Nov 27, 2018 at 12:00am ET By Joanna Hughes

More than 5.5 million refugees have fled Syria since the civil war began in 2011, according to World Vision. This includes just under 2.5 million children, who face significant barriers to education. The good news? There is help for the approximate 100,000 college-ready Syrians who want to pursue college degrees. Here’s a closer look at the situation, along with a roundup of countries offering scholarship programs for refugees.

The Education Imperative

While young Syrian refugees have been through tremendous ordeals, their desire for higher education has not wavered, according to a recent report by Al-Fanar Media.

Many governments and organizations in Germany, the Netherlands, the UK, other EU countries, Canada and Japan have jumped in to help, including the Albert Einstein German Academic Refugee Initiative (DAFI); the Al Ghurair STEM Scholars Program; the Edu-Syria Scholarship Program; the Global Platform for Syrian Students; Higher Education for Syrians; HOPES; Scholarships for Syrians; New Perspectives through Academic Education and Training for Young Syrians and Jordanians; the Jusoor Scholarship Program; the IIE Syria Consortium for Higher Education in Crisis; Integra; Welcome -- Students Helping Refugees; the Student Refugee Program; the Japanese Initiative for the Future of Syrian Refugees; and the Chevening Scholarships.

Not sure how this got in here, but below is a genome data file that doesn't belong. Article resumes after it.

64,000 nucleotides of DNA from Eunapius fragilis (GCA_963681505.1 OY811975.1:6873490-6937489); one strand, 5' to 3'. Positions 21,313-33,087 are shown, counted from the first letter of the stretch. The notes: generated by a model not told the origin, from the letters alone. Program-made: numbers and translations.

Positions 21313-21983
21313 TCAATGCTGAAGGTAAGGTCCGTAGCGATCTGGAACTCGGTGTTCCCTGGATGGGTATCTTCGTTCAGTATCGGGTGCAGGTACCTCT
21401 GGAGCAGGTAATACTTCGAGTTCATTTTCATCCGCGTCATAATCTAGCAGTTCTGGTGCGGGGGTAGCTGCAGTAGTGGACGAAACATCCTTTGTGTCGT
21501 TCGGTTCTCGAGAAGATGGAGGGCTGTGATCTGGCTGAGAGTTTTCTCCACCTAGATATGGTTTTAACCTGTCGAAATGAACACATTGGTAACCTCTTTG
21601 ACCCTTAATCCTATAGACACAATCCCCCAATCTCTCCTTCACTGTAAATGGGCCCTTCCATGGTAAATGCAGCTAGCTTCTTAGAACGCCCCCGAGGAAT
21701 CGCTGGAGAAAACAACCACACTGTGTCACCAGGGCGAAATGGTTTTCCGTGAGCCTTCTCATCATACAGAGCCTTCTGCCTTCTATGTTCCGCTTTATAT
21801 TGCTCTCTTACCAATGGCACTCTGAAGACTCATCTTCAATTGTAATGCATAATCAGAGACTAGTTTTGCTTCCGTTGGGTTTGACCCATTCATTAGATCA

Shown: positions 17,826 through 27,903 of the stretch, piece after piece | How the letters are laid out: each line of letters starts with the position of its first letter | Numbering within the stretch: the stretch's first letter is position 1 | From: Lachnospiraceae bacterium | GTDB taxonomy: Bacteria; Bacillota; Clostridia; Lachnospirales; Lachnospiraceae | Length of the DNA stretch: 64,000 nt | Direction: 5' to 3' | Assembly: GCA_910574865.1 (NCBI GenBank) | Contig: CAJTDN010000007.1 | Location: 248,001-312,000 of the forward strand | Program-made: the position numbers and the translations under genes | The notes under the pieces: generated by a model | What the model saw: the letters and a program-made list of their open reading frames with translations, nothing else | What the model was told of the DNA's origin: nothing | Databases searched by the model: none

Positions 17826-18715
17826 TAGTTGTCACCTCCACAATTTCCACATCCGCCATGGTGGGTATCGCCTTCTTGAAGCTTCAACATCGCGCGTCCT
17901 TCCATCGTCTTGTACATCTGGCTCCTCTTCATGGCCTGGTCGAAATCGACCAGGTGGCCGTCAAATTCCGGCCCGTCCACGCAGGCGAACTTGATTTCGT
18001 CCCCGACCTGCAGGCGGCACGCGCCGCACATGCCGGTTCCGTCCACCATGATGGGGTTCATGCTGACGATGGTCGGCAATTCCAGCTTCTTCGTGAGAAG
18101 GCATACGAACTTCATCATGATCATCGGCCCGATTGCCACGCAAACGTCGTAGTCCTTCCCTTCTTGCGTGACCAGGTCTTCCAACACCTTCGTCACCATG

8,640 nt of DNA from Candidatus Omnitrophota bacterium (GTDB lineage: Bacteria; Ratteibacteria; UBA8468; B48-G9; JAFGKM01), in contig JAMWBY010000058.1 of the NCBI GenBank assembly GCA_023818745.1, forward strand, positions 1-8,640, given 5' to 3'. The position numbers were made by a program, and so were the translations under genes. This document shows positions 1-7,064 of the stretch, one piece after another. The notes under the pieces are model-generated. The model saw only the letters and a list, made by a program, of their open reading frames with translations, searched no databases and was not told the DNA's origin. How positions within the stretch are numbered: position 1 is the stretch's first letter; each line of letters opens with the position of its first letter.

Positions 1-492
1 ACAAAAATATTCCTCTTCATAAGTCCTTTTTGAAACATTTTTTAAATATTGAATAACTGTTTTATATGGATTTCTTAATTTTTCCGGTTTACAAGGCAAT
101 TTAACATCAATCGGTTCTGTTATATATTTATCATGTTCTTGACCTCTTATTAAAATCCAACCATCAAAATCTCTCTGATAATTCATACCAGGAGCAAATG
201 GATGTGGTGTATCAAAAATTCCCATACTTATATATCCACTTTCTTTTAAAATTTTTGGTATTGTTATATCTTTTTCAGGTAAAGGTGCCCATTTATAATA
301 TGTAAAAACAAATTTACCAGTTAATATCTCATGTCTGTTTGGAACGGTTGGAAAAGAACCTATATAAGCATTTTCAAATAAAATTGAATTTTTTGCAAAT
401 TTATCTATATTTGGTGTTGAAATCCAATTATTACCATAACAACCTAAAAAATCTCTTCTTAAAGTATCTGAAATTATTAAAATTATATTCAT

But More Help is Needed

Unfortunately, obstacles still remain -- starting with the fact that many students lack the English skills required to achieve the test scores necessary for scholarship support. Not to mention that scholarships are increasingly limited as donor interest shifts from scholarships to vocational programs.

Yannick Du Pont, director of Spark, which promotes higher education in post-conflict societies, said, “We saw a huge surge [in scholarships] after the migrant waves into Europe. I don’t see the same kind of drive now.”

Experts suggest the solution may lie in taking a more holistic approach. Unimed researcher Marco di Donato told Al-Fanar, “If you want to be more effective as a scholarship provider, you need to discuss with each university how not only refugees will benefit, but how the local community will benefit as well. It’s not about having a national strategy, but a local strategy.”

Joanna worked in higher education administration for many years at a leading research institution before becoming a full-time freelance writer. She lives in the beautiful White Mountains region of New Hampshire with her family.

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